NotesFAQContact Us
Collection
Advanced
Search Tips
ERIC Number: EJ903241
Record Type: Journal
Publication Date: 2006
Pages: 22
Abstractor: As Provided
Reference Count: 60
ISBN: N/A
ISSN: N/A
How Much Should Young Children Read? A Study of the Relationship between Development and Instruction
McIntyre, Ellen; Rightmyer, Elizabeth; Powell, Rebecca; Powers, Sherry; Petrosko, Joseph
Literacy Teaching and Learning, v11 n1 p51-72 2006
The purpose of this article is to question the amount of time that beginning readers should spend reading connected text in school. Based on a study of 66 children in 26 classrooms, the authors found that children in first-grade classrooms with "less" reading of connected text achieved more in their phonics learning than children in classrooms with "much" reading of connected text. There were no significant differences on broader measures of reading achievement. Yet, because the participants in the study were first-grade "struggling" readers, they may have been developmentally ripe for the phonics instruction they received, making blanket statements calling for more systematic phonics programs misleading when consideration of children's development is not taken into account. Further, the authors argue that in the earliest stages of beginning reading, time spent reading might be best spent mediated by the classroom teacher, such as through repeated readings, choral or echo reading, paired reading, or assisted oral reading. (Contains 2 figures.)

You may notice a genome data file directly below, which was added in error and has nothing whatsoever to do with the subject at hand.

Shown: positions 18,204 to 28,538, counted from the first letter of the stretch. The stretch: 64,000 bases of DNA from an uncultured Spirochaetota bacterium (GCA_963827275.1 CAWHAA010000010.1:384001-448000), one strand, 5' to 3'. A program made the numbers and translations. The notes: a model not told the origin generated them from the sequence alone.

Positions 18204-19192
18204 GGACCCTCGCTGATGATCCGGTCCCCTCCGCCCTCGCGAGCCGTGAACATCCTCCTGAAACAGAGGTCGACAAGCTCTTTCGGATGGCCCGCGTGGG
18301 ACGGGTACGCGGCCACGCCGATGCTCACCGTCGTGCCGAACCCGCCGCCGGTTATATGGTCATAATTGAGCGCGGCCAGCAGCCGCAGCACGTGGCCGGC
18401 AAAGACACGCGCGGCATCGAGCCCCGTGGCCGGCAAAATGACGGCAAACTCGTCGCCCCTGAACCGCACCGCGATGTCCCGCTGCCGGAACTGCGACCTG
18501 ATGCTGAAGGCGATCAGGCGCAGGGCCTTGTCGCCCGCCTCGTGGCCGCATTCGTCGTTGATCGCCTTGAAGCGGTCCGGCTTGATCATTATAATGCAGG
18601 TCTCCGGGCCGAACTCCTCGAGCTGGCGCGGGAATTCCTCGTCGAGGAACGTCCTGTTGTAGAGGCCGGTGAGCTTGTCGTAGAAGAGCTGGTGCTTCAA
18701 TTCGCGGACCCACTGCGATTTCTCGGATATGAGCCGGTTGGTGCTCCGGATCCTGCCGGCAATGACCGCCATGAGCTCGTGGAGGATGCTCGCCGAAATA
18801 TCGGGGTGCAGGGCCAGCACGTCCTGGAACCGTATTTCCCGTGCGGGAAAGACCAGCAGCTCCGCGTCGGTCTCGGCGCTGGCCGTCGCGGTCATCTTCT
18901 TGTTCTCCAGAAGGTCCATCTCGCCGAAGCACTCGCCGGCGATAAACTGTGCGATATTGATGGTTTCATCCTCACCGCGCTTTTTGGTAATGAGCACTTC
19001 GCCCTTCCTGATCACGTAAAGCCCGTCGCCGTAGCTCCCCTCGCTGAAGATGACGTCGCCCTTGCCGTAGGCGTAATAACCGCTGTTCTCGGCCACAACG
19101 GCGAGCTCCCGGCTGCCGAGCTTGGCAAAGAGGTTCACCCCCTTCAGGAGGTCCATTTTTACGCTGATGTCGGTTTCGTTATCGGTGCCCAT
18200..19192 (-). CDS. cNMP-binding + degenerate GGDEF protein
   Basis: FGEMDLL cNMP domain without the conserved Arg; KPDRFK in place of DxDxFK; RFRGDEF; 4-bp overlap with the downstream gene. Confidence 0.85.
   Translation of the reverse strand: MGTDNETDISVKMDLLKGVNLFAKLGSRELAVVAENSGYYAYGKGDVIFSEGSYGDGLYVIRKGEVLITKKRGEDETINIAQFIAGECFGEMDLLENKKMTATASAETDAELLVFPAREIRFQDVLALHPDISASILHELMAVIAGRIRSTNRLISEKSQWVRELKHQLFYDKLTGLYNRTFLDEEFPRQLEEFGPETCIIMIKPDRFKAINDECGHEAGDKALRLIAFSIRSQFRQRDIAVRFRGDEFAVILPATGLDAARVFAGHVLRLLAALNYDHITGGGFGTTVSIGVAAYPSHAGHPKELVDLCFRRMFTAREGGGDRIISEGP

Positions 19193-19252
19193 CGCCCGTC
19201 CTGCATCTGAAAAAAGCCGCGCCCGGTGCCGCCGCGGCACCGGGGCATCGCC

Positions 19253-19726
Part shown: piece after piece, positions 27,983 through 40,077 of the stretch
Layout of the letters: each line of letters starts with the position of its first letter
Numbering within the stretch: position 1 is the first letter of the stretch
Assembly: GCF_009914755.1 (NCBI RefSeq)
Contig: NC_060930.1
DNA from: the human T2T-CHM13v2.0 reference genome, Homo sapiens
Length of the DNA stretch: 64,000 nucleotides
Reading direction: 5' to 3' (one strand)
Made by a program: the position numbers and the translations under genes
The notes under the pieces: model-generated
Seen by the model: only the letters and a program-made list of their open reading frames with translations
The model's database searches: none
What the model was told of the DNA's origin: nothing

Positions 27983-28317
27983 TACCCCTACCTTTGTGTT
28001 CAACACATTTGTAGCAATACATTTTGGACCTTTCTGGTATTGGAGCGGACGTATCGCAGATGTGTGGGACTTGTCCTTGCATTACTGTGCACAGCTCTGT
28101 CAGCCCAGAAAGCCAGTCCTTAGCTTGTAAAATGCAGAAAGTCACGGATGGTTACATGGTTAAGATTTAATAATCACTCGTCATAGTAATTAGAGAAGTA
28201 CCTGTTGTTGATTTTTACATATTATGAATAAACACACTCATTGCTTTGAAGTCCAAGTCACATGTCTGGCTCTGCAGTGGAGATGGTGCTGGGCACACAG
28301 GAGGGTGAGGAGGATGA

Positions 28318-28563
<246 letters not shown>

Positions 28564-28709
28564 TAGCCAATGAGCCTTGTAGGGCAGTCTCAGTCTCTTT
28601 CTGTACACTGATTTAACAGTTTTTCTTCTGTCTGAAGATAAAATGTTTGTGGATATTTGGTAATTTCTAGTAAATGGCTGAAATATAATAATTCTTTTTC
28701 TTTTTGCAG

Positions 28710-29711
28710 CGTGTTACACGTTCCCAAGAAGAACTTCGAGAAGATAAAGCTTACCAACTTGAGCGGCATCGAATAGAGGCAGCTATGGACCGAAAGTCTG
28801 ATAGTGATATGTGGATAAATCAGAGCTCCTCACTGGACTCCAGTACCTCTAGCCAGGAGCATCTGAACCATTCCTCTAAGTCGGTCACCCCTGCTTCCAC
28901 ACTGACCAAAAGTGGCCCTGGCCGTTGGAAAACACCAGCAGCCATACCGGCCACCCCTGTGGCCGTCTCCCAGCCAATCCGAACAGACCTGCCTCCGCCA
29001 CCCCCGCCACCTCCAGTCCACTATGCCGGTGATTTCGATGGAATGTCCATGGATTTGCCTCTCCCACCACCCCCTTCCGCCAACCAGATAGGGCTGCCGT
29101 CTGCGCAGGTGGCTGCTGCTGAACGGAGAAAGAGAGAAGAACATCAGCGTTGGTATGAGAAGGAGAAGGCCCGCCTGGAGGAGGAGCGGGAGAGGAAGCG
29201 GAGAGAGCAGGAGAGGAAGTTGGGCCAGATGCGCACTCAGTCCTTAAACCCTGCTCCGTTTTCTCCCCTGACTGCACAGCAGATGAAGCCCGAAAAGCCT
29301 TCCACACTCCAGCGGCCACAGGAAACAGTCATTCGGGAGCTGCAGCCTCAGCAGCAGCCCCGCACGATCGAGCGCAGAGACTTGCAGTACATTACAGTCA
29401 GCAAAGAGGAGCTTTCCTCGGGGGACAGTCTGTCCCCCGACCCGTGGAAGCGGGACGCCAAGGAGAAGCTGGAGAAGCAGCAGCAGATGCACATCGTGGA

Reading Recovery Council of North America. 500 West Wilson Bridge Road Suite 250, Worthington, OH 43085. Tel: 614-310-7323; Fax: 614-310-7345; Web site: http://www.readingrecovery.org/rrcna/journals/ltl/index.asp
Publication Type: Journal Articles; Reports - Research
Education Level: Elementary Education; Grade 1
Audience: N/A
Language: English
Sponsor: N/A
Authoring Institution: N/A